You did it-you got through the Holidays. Now what?

We all knew it was coming. We stayed busy and avoided the mushy movies, the malls, the parties and the all-knowing-“you should get a hobby”-well-wishing relatives, right? So what is next? Spring. Ah, the time of year when the sweet smell of flowers and the kiss of warm air rushes by us, teasing young lovers out into the open where we must be a witness to loves rebirth (insert sound of phonograph needle scratching across a new record). There will be wedding invitations if we are lucky, parties to slim down for and the warmth of summer to look forward to. However, grief will not take a break so that it all can be easily enjoyed. Instead, we need to make a plan. Yes, a grief plan.

Grief plans are unique to every individual and are well thought out maps to navigating your new normal life. Eventually, you will not have to rely on them, but for now when the grief is still so raw that you are avoiding what you feel may be uncomfortable situations, then they can be a very useful lifeline. You can plan out your months, weeks or days and actually schedule your own grief time. Whether it’s alone time to pray or think about your loved one, or plan a monument or vacation to celebrate their memory, planning for grief is important. This is not to say that you won’t still have moments of gripping sadness or sleepless nights, you most certainly will. But if you plan for positivity, then the negativity will have less room in your schedule.

To begin, simply make a list of what you would like to accomplish, for example in workable two-three month increments. Make these your long-term goals and make sure they are actually doable and measurable so you can track your progress. Also make a list of things you still are uncomfortable doing, like going to parties, movies or even out to eat alone. Cross off the things you no longer care about and make what is left your short-term goals. Things you can easily accomplish in a week. Keep a journal and also jot down your feelings as you progress. Are you finding yourself happier? Sadder? More energized? This can help you realize what makes you the happiest so you can do them more often.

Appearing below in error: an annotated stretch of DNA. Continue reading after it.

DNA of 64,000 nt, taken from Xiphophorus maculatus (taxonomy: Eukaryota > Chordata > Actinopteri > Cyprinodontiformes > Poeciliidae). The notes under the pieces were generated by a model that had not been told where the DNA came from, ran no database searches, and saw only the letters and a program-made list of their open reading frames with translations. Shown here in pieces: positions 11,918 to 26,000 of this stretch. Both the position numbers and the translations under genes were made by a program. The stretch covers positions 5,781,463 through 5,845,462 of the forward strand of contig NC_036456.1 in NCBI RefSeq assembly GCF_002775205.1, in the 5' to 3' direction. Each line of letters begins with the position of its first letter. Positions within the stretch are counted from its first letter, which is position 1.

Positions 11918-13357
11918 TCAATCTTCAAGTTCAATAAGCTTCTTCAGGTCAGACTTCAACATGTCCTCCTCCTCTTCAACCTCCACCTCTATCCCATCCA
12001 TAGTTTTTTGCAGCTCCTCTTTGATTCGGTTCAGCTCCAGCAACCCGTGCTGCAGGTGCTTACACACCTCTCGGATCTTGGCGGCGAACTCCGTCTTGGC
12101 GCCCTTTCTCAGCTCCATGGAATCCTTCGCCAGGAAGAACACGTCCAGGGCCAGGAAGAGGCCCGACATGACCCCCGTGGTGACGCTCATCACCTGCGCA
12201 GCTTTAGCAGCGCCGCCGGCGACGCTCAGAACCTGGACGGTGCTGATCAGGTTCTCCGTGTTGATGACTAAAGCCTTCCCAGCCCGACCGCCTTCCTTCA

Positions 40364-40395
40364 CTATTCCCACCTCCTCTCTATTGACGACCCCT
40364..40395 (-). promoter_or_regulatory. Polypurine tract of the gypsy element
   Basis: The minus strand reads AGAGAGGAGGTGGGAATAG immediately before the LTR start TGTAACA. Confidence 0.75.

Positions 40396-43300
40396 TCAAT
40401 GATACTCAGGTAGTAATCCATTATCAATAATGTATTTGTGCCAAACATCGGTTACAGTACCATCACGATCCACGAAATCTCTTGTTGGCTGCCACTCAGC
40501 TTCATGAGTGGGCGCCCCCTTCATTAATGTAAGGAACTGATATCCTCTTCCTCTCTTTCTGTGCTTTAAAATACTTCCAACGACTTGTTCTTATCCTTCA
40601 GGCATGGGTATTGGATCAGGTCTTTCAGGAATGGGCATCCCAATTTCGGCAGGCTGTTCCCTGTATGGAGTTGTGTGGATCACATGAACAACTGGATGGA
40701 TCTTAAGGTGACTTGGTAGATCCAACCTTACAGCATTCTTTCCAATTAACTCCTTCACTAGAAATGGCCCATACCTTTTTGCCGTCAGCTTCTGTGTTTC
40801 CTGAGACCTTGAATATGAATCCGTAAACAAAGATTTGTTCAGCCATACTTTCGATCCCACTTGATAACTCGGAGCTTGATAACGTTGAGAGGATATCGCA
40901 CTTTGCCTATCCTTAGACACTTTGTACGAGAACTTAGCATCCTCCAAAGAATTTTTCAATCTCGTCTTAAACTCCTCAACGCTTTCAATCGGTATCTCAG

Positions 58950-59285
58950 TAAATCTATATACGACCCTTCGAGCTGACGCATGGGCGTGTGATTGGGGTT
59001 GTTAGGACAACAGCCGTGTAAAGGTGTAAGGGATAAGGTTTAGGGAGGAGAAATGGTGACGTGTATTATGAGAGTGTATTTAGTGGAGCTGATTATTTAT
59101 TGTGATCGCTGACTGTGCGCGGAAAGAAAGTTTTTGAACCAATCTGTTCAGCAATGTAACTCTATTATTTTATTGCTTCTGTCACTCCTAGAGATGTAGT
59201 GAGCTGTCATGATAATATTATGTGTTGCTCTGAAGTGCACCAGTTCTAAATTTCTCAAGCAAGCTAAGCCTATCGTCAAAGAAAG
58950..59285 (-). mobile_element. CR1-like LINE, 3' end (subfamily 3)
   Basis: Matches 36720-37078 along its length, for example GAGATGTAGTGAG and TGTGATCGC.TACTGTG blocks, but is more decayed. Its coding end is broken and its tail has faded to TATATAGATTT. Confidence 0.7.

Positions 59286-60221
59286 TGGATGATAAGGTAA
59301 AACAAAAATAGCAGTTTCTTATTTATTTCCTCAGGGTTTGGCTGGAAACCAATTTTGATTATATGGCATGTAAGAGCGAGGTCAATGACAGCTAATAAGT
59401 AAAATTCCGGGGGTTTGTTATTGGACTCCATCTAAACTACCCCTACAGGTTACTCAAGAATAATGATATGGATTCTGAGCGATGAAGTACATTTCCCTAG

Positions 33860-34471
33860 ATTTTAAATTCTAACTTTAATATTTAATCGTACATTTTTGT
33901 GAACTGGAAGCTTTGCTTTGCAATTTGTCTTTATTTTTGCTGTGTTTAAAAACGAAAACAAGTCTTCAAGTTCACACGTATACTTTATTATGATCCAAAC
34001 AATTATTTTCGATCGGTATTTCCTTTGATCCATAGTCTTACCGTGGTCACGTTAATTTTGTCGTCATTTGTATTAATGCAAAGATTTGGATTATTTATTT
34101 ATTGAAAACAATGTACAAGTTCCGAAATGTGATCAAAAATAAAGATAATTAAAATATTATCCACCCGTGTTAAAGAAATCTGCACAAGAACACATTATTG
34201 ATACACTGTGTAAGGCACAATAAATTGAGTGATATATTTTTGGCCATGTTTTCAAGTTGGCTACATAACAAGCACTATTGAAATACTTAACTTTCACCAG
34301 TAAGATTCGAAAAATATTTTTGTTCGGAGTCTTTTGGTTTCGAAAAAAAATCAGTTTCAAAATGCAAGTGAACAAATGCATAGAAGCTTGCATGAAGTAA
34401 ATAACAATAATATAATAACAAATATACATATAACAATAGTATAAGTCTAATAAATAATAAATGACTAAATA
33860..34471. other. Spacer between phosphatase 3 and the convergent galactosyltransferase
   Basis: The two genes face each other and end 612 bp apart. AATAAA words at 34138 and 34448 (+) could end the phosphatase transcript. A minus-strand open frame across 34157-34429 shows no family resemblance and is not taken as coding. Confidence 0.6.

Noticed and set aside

Keeping a journal is so important because our brains get muddled and it’s difficult to see how much progress we have made without one. They can be messy, hard to read, have scribbles and unconnected thoughts, or they can be precise with excellent penmanship (although I have never seen one that is)! The journal will become the roadmap of your soul’s journey. It will be freeing to get all that chatter out of your head and on to paper and so healing to look back and see just how strong you have become. Good luck.

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